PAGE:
Surprise Verdict in the X case

In Febraury 1992 the High Court granted an injunction preventing a 14-year-old rape victim from travelling to England to have an abortion since it held that the right to life of the unborn child superseded any wishes she or her parents might have. She had travelled to England with her family and contacted the Gardai before the abortion, asking them if DNA from the aborted foetus would be admissible as evidence in the courts, as the neighbour who had raped her was denying responsibility.

The Gardai contacted the Attorney General Harry Whelehan and he sought an injunction under Article 40.3.3 of the Constitution of Ireland preventing her from having the procedure carried out. The injunction was granted by Justic Declan Costello in the High Court.

A claim was made that the unwanted pregnancy had left her suicidal and therefore a conflict existed between her right to life and the life of her child. A State funded appeal was made to the Supreme Court.

In a surprise verdict, the Supreme Court, by a split decision, delivered on March 5th, held that the threat of suicide constituted a "real and substantial risk to the life of the mother" and that in such an instance the equal right to life of the unborn child as envisaged by the 1983 Amendment could not mean an absolute equality, that in fact the rights of the child were "contingent" on the mothers right and, therefore, of lesser importance. In short, abortion became legal in Ireland by the same Constitutional provision which was designed to prevent that. The girl was permitted to travel to England for an abortion.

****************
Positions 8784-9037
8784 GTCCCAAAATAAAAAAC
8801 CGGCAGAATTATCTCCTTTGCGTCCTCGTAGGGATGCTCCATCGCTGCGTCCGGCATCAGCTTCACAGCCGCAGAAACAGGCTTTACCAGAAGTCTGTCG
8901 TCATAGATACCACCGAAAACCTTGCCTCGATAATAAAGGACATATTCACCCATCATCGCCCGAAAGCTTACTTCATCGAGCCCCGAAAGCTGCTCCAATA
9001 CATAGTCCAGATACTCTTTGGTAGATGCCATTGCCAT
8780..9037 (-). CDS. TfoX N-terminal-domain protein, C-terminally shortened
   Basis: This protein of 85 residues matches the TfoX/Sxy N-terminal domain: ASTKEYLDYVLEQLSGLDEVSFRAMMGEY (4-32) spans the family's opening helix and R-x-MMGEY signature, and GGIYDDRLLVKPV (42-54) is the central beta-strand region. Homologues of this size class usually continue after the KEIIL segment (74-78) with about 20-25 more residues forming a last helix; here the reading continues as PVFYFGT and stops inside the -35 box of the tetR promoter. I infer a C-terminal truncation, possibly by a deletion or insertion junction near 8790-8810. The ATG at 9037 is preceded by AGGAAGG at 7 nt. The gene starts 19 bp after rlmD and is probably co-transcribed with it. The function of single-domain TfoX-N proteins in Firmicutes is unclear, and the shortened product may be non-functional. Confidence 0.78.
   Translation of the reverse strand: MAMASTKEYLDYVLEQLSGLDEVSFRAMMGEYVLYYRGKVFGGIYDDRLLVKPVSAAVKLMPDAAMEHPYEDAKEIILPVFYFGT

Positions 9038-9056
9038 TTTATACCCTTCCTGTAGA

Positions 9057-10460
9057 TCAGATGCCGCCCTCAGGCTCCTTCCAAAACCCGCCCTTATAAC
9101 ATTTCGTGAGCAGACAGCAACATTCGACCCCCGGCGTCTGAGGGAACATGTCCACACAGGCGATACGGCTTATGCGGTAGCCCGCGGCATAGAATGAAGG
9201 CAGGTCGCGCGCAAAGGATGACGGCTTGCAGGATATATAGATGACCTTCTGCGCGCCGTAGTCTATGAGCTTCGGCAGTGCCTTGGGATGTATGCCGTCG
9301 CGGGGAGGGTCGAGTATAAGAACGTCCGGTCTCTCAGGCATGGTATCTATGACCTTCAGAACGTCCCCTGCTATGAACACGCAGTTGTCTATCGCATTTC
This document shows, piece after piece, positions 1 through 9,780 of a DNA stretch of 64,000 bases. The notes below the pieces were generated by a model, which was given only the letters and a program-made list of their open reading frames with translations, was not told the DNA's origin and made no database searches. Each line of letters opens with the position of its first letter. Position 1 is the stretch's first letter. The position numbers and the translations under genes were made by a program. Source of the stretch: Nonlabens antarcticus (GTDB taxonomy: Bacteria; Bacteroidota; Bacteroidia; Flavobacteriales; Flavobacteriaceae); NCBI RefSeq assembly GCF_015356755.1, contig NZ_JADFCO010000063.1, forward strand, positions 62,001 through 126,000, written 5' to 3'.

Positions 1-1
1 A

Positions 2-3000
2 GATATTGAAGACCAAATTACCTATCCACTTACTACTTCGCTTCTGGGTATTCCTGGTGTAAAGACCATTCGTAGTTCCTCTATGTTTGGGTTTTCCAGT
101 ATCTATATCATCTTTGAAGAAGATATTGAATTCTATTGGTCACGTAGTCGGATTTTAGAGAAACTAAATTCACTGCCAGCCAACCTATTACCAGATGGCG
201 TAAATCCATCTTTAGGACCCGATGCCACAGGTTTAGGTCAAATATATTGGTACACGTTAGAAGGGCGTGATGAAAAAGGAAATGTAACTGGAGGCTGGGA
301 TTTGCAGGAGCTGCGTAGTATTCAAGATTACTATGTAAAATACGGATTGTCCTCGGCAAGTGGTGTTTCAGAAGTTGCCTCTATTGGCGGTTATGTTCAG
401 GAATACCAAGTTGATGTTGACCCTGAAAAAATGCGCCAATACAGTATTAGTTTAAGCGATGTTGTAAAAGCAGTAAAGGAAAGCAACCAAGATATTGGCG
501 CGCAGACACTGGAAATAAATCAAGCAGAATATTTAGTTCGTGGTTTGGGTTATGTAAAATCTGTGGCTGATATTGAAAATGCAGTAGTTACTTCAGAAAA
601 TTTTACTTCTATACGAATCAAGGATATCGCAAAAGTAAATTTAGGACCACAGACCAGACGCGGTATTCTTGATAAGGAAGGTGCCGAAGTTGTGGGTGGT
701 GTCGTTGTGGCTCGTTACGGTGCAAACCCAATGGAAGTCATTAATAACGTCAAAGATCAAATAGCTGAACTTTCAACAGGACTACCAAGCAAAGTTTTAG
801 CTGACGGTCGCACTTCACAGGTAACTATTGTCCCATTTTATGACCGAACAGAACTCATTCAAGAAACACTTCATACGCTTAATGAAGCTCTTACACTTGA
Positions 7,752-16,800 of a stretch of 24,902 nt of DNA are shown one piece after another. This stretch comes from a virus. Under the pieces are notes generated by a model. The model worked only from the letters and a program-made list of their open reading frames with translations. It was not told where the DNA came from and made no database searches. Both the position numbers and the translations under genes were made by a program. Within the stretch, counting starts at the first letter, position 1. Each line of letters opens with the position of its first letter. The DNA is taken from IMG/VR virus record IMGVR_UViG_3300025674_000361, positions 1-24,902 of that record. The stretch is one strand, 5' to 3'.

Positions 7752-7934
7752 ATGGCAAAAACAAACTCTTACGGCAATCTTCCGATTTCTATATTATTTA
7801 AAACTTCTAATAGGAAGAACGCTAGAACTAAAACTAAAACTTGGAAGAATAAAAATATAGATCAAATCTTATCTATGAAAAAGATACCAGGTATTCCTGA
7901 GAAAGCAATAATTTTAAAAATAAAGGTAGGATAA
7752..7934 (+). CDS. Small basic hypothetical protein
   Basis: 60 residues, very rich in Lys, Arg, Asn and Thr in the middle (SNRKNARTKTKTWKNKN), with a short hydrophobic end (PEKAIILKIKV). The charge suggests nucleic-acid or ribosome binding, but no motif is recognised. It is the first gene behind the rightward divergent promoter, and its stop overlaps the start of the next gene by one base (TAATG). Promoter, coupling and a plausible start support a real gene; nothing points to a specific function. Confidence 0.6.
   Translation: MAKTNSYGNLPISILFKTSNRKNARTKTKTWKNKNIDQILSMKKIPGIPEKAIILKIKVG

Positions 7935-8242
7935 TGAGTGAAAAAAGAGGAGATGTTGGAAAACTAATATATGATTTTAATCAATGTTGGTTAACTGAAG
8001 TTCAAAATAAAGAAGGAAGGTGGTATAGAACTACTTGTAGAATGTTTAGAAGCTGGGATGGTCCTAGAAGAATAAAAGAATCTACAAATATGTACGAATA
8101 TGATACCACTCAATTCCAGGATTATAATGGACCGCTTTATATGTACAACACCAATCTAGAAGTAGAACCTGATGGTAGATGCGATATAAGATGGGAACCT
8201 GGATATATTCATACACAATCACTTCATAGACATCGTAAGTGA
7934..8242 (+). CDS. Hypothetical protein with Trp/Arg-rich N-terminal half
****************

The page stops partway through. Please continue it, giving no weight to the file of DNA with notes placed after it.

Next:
As a result of that decision, technically any pregnant woman is entitled to have an abortion (even up to 9 months – there is no time limit to the Supreme Court judgement) if she claims to be suicidal as a result of the pregnancy – an extremely difficult condition to disprove – and furthermore, she may technically have the abortion carried out in Ireland if a doctor agreed to perform it.

H_X_AlbertReynolds - Albert Reynolds

Albert Reynolds was Taoiseach at the time of the X case